Waiting for "The Lottery"
5/11/2010, 8:15 p.m.
A new film on Harlem Success Academy raises a question – why aren’t there more across the country?
|Parents on both sides of the charter school debate attend a public hearing to expand Harlem Success Academy into a building currently used for a zone school in Harlem. ||Eric Sr. watches the list of lottery winners as they are called during the public lottery. He is hopeful that Eric Jr. will win a spot at Harlem Success Academy. ||Christian and his father Emil Yoansan nervously wait for Christian’s name to be called. Each child entered into the lottery stood a one in seven chance of winning a spot at the charter school. (Photos courtesy of “The Lottery” film.) |
In white lettering against a black backdrop, “The Lottery,” an official selection of Boston’s Independent Film Festival (IFF Boston), starts with poignant statistics: “The average black or Latino 12th grader reads at the same level as the average white 8th grader.”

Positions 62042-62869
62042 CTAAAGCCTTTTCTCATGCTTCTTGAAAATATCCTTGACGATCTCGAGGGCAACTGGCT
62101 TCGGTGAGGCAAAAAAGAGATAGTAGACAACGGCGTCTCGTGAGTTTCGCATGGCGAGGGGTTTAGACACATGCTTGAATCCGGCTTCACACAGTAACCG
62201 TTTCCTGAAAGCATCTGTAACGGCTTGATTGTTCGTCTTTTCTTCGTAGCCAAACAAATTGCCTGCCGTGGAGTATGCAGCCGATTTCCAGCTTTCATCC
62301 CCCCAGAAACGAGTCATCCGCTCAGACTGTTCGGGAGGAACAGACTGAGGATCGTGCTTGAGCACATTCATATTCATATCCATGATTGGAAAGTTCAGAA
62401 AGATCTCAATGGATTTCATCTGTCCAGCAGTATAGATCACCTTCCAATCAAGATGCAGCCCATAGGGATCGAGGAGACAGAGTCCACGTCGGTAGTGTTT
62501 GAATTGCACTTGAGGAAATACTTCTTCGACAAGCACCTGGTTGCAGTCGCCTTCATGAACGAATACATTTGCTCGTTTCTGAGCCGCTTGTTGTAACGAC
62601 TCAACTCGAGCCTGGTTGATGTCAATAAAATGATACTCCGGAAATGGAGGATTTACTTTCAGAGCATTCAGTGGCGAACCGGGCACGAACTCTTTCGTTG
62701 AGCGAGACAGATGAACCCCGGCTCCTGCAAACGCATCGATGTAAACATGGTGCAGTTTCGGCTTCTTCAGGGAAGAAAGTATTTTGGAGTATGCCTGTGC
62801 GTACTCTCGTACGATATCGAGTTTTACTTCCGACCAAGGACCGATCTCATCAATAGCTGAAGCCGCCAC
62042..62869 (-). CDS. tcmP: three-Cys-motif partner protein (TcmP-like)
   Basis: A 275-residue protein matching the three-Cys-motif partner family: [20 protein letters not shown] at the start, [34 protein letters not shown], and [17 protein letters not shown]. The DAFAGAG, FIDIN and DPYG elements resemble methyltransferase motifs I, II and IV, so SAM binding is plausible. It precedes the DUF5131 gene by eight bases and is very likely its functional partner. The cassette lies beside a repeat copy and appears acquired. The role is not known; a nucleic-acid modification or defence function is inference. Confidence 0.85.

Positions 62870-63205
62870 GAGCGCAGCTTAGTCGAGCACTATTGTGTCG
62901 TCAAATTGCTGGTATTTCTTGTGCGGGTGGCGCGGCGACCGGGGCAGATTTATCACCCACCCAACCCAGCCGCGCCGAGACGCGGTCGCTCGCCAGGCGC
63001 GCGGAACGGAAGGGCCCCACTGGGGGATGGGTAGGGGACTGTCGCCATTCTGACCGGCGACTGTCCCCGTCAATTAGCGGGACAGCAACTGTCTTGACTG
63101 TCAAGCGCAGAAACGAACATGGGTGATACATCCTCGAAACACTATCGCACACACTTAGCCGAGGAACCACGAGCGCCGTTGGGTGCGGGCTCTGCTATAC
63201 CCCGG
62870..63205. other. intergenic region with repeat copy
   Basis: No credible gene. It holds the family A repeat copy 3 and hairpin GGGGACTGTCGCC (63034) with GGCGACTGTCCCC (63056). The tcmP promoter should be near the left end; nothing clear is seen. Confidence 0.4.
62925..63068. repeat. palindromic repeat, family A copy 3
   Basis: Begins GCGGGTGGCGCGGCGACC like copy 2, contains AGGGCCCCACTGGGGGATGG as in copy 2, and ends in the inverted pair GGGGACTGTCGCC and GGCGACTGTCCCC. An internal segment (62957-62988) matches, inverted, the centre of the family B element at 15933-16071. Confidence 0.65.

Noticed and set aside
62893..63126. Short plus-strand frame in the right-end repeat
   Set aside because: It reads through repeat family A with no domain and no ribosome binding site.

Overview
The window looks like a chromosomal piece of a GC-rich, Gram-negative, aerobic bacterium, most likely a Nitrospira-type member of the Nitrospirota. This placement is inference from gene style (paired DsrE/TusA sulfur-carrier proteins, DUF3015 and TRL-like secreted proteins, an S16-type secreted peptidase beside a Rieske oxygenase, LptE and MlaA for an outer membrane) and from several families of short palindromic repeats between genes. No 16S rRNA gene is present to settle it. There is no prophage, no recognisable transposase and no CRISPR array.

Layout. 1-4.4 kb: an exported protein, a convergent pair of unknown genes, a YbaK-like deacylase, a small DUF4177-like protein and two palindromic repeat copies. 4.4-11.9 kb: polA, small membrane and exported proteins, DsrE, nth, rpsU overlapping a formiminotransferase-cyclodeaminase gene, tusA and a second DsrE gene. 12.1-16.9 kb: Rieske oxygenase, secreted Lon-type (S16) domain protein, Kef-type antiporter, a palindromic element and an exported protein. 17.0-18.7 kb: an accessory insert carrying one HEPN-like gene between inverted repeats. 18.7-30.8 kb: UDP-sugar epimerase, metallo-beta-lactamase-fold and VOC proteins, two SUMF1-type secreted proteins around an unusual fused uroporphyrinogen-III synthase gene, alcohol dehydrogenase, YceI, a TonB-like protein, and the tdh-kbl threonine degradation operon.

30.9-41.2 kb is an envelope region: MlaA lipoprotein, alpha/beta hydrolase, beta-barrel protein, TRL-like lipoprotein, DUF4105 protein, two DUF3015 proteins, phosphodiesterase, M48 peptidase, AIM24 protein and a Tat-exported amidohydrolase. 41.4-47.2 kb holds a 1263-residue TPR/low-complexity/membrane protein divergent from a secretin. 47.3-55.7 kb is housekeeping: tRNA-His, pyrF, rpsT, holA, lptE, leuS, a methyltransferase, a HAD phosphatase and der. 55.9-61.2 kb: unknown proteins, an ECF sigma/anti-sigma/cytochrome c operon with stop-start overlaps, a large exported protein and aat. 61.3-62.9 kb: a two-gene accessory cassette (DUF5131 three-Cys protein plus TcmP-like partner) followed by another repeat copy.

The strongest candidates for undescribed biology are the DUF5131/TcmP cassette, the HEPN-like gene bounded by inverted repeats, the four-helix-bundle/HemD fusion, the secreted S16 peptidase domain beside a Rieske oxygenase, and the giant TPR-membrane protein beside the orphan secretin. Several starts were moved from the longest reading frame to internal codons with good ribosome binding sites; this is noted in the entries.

Another graphic shows that in 19 of the 23 districted Harlem schools, fewer than 50 percent of the students read at grade level.
Despite the numbers, “The Lottery” film director Madeleine Sackler didn’t have the usual take.
“Most Americans,” Sackler said, “believe that the academic achievement gap is the result of a lack of interest in education or a lack of family structure in low-income communities.”
But what she discovered was completely different. It started two years ago when she happened to watch a local news story on the lottery system for admission to the Harlem Success Academy.
“I saw thousands of parents who wanted a better education for their children,” Sackler said. “After one woman told me that the achievement gap doesn’t matter because ‘we will always need shoe shiners,’ I began work.”
“The Lottery” centers around four kindergarten-aged charter school hopefuls: Ameenah, Christian, Eric Jr., and Greg Jr., as they vie for chance-placement at Harlem Success Academy.
Determined to tell their story, Sackler recruited these families at Harlem Success Academy information sessions and followed them for three months.
The four families were among 3,000 in attendance at the 2009 public lottery to fill 475 seats.
Each family has unique circumstances: Ameenah and her mom, who is deaf, receive public assistance; Christian and his father are separated from his mother and brother due to an immigration issue; Greg Jr. and his mom live apart from his father who is serving a 25-to-life prison sentence; Eric Jr. lives with both parents — his father is a union bus driver, and his mother is working toward her teaching credential.